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Three Wise Guys: Mattress Stores, Ads in the Metro, Crying 'Uncle' and a Response to Last Week's Pig Roasters

By Joe Heim, Justin Rude and Dan Zak
Sunday, June 22, 2008

Dear Wise Guys:

I have long wondered why there are so many mattress stores in this area. There are six in a two-block stretch on both sides of Rockville Pike. And two of them are the same company on the same side of the road! For a product that most people buy every 10 to 15 years, do we need a store on every corner? What is the attraction to a product that is so boring?

Jim

Joe: Beds are boring, Jim? I'm not sure we can help you with that. I checked in with Dan and Justin, and each of us goes through three to five beds a month. I even have one of those punch cards from my favorite mattress store.

Dan: One more bed, and I get a free foot-long sub.

Dear Wise Guys:

I was riding the Red Line recently when I noticed a cool ad for the International Spy Museum. It said something along the lines of "Other museums have treasures, most of our stuff is stolen," with a picture of satellite dishes on it. I know Metro won't keep that ad up forever. I was wondering how I could get my hands on it so I could hang it in my house. (I like to collect kitschy ads.) I hope the answer isn't classified!

Meghan

Justin: Metro spokeswoman Lisa Farbstein says it's all up to the company that owns the ad. "Sometimes the people who purchase those ads and produce them want to keep them, and sometimes they don't," she says. "If somebody was interested in getting one . . ., they will need to contact the vendor that we use who posts them up for us." That vendor would be CBS Outdoor ( http://www.cbsoutdoor.com). Good luck with your Spy Museum ad.

Joe: I wonder if Metro gives discounts for ads with smoke damage.

Dear Wise Guys:

Why do people say "I'm going to make you cry 'uncle' " when they are looking for submission from an opponent? Could it be that it started with two cousins fighting at dinner? Probably not, but got any better ideas?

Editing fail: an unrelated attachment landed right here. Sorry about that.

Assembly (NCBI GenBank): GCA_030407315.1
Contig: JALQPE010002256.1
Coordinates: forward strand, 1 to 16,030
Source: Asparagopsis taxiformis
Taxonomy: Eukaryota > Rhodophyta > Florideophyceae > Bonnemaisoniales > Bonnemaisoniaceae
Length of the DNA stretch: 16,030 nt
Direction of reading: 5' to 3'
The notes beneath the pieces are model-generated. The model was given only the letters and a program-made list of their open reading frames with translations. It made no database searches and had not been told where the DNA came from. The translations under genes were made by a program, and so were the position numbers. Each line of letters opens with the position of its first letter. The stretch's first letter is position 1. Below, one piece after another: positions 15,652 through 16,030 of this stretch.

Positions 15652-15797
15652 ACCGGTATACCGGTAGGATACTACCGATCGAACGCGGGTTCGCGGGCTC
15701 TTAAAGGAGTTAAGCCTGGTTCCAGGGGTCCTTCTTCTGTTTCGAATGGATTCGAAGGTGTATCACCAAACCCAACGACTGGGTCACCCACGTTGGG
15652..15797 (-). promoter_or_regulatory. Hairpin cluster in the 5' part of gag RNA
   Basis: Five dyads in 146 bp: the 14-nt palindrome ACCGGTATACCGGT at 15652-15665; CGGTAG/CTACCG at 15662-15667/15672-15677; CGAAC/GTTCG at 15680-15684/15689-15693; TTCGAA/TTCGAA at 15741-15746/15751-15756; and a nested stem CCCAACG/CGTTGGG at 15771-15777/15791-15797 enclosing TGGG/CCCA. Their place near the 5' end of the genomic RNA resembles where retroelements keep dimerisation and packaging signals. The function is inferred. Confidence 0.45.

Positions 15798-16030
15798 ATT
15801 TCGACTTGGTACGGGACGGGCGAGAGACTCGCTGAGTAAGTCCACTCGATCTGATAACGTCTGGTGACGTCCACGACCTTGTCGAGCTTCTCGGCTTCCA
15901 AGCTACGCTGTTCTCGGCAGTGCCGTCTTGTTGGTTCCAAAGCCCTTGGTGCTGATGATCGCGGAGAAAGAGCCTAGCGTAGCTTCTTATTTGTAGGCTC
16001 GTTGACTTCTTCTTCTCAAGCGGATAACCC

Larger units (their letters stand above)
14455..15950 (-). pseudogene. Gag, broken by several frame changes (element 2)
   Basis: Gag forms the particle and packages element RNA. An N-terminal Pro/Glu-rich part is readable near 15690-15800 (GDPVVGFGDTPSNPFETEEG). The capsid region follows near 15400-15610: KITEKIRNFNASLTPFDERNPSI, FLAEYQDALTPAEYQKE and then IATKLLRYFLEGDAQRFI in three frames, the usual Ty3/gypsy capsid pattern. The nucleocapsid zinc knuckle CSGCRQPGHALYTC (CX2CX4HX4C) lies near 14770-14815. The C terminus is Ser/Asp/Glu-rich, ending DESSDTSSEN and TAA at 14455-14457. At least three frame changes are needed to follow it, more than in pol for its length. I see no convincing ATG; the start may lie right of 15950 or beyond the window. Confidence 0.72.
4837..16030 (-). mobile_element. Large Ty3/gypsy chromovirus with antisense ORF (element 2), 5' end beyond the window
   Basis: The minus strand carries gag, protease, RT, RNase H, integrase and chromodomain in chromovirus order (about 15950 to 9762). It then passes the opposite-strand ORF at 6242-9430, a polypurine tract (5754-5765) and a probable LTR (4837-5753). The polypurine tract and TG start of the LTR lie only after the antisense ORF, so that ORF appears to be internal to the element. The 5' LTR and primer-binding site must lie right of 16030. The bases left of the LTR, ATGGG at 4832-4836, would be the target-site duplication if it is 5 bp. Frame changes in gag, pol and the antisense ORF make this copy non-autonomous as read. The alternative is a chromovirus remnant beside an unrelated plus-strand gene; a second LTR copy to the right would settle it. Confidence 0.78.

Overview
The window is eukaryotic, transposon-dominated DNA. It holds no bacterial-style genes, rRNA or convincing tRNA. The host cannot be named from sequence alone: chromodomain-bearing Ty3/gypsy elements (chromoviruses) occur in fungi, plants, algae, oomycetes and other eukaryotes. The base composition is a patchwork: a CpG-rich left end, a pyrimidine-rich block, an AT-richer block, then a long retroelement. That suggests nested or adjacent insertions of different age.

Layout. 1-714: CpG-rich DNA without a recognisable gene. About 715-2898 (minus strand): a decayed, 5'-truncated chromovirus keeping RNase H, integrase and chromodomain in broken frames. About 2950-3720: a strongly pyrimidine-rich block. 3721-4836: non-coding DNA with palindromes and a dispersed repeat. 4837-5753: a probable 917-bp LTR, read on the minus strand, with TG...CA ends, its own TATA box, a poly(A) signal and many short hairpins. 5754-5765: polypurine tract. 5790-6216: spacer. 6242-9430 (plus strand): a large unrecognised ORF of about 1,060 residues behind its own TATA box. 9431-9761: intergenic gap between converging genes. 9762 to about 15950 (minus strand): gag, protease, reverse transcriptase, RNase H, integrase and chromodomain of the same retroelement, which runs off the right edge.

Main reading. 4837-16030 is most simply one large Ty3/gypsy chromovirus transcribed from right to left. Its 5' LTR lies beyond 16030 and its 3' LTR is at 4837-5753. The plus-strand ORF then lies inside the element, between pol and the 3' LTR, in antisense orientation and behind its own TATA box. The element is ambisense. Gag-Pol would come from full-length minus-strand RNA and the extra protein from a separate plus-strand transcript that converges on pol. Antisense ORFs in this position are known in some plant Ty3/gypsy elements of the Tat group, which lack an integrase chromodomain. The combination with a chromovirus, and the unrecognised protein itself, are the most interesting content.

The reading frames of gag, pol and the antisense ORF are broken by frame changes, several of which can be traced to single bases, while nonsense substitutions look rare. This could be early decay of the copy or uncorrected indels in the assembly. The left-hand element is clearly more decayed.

Suzanne and Karl

Dan: One doesn't cry "uncle." One cries "U.N.C.L.E.," as in "The Man From . . . ." This idiom stems from a clever marketing ploy used by NBC to promote the '60s TV series starring Robert Vaughn. Children were instructed to cry "U.N.C.L.E.!" while losing a fight to prompt the aggressor to stop throwing punches and say, "What do you mean, 'uncle'?" At this point, the bullied would start his pitch about this really cool show about spies, and soon both he and his bully would be carrying on about James Bond and mini rocket cigarettes. Both would wind up in front of the tube, the discord would be calmed and "The Man from U.N.C.L.E." would have one more dedicated viewer.

Justin: NBC should revisit that marketing strategy. I can just see the kids in my neighborhood yelling "Chuck!"

Joe: Back on Earth, I actually looked at this question seriously and couldn't find where saying "uncle" comes from. If anyone knows the origin of the idiom, e-mail us with "uncle" in the subject line. Correct (or fanciful) explanations are welcome.

Dear Wise Guys:

In reference to the immature, alcoholic pig roasters [in the June 15 column], what would your advice have been if they were going to roast a dog (and put his head on a stick in the front yard)? For people capable of reasoned logic rather than blind adherence to tradition, there is no difference between roasting a pig or a dog.

As a vegan (shouldn't you have checked with one?), I would not be the least bit appreciative of any warning. That is basically saying, "We expect you to be offended but lack consideration and are going to do it anyway." I would suggest they ditch the get-together until these people grow up, as these drunken gatherings might cause attendees to hook up and have children they are not mature enough, or compassionate enough, to raise.

Vegan Guy

Joe: I've never had roasted dog, but my guess is that it wouldn't taste nearly as good as roasted pig. That, however, seems a question of flavor rather than logic. Still, we agree that it's a bit unseemly to put the pig's head on a stake just for the sake of tradition .

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